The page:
In the video below, end-of-life care experts in Oregon speak about the impacts of the Act:
The experience in California after the End of Life Option Act passed in 2015 has shown that the passage of a physician-assisted dying law, even before it takes effect, heightens the urgency of improving end-of-life care. Whereas conversations in the Golden State are only beginning, we are confident that the End of Life Option Act will ultimately lead to improvements in end-of-life care there.
These effects also occur in states without physician-assisted dying legislation where a campaign for passage took place, regardless of whether it succeeded. In Massachusetts, in 2012, media reported that interest in and preference for hospice rose in response to our campaign to get an aid in dying bill passed in a ballot initiative.
What is the current state of physician-assisted dying in America?
With a history of more than 100 years, and accelerated development beginning in the early 1990’s, the aid-in-dying movement enjoys more momentum than ever.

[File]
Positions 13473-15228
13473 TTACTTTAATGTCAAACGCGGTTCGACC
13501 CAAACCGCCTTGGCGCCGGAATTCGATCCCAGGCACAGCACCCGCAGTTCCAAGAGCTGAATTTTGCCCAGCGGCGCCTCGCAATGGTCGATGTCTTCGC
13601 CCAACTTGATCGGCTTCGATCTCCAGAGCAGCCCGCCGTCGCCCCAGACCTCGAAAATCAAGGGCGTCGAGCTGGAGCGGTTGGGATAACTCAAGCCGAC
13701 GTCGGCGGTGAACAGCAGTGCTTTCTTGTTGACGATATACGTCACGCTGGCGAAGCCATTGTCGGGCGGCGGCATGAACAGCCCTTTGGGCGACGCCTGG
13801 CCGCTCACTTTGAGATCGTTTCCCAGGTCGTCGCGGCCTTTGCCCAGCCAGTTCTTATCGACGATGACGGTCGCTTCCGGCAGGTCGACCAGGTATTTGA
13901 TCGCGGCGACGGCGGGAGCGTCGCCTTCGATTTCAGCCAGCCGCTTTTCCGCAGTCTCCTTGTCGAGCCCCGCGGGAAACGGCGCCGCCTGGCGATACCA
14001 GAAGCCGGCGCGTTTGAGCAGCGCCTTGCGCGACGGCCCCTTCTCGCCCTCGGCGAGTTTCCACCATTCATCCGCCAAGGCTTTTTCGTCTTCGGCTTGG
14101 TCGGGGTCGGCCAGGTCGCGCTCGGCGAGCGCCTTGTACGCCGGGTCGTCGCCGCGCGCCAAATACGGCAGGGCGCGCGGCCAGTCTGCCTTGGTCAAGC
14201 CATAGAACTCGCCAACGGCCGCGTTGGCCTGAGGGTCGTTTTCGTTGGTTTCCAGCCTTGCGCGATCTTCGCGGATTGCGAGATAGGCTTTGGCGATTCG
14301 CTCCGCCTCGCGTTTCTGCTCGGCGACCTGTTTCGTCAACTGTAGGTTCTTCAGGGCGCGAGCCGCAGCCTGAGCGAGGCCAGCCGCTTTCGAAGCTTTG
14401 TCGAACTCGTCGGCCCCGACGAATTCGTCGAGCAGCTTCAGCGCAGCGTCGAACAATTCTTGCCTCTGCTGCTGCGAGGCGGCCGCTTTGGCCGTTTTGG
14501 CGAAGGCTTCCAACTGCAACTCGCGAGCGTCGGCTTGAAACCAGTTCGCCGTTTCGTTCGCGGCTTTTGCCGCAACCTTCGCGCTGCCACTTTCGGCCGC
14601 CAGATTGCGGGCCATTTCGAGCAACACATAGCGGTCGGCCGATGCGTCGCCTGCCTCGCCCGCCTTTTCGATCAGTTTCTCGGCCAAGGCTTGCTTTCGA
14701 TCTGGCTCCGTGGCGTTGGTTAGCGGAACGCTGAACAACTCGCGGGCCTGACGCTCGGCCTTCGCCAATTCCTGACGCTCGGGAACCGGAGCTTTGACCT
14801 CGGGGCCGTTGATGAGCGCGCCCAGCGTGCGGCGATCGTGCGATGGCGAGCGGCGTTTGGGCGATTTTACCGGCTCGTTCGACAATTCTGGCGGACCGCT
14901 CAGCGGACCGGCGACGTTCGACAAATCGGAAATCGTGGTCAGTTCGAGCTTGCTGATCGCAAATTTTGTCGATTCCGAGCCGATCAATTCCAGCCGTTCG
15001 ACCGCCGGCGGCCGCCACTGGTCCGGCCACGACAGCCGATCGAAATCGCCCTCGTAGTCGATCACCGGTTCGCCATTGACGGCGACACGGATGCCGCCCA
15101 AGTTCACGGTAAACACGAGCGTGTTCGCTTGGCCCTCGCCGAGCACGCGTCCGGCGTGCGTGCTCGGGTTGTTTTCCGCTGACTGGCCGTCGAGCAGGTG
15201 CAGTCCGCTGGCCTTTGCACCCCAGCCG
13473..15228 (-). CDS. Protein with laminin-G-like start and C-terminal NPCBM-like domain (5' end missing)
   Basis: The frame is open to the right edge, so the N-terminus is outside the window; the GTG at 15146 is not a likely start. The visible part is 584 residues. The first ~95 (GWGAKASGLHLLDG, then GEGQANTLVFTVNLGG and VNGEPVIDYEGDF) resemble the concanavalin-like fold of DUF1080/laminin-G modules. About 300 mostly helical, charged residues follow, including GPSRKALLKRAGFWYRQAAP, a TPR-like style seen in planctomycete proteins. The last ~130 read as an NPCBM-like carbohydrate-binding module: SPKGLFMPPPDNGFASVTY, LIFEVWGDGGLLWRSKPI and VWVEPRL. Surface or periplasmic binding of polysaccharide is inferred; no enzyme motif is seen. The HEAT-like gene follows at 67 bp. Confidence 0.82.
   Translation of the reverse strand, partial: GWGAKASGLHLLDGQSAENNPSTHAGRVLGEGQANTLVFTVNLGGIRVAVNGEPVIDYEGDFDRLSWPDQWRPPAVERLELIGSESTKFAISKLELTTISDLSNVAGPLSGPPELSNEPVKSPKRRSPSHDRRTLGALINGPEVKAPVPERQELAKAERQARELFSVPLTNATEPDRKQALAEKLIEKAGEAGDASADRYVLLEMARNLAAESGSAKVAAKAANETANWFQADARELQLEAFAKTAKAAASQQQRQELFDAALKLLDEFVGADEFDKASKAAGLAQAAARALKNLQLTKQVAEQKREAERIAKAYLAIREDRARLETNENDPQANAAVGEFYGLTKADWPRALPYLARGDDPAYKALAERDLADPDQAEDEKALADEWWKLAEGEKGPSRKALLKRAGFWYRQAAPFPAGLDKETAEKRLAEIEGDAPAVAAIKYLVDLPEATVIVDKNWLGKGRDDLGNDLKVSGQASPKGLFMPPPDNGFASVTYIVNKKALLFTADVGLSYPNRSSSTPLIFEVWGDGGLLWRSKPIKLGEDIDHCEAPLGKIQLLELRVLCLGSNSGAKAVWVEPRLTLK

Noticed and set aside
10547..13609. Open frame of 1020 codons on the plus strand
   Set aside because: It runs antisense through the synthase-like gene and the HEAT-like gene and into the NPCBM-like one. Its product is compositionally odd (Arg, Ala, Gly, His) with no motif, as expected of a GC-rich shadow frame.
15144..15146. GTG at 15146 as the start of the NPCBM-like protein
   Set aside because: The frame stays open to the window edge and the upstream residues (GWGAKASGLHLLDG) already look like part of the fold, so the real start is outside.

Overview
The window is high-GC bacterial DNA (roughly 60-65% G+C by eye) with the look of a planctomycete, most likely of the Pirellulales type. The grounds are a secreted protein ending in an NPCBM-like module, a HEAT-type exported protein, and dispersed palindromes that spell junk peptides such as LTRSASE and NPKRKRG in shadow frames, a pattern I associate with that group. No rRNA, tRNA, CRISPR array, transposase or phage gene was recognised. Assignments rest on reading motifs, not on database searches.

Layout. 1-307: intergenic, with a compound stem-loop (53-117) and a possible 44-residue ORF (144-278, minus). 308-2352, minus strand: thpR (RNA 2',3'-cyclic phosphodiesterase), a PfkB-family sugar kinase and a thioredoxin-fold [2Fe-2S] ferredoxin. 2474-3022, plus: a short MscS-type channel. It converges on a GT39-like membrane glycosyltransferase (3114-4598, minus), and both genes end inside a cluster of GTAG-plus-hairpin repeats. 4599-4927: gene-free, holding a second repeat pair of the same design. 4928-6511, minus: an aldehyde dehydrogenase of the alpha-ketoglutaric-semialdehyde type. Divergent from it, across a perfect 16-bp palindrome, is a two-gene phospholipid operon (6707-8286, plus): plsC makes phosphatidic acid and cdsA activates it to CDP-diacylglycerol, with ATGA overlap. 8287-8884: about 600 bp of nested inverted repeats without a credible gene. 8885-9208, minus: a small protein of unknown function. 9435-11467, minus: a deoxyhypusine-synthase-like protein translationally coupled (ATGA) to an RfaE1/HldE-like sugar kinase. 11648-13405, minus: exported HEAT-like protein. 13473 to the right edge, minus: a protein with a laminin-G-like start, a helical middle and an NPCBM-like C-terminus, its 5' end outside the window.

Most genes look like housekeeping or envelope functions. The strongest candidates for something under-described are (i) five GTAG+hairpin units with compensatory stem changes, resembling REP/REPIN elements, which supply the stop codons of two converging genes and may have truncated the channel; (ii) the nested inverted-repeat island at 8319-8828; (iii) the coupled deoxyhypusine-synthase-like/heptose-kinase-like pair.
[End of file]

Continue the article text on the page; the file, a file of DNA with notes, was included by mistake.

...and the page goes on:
While before 2015, only two or three states at the time considered physician-assisted dying bills, in the 2015 legislative session no fewer than 25 states considered such bills. In 2016, 20 jurisdictions, in 2017, 30, and in 2018, 25 jurisdictions considered such bills. We saw our greatest victory in California where the End of Life Option Act went into effect on June 9, 2016; District of Columbia, where the Death with Dignity Act went into effect on June 6, 2017; and in Hawaii, where the Our Care, Our Choice Act was implemented on January 1, 2019.
Though elsewhere aid in dying bills failed, that’s the way progress happens: victories beget more victories, and even our losses teach us the lessons we need to advance. With polls showing up to 7 in 10 Americans favoring right-to-die legislation, every day we are closer to the day when a large majority of Americans will have what they are asking for: more freedom and control at the end of life.
What is the Death with Dignity family of organizations?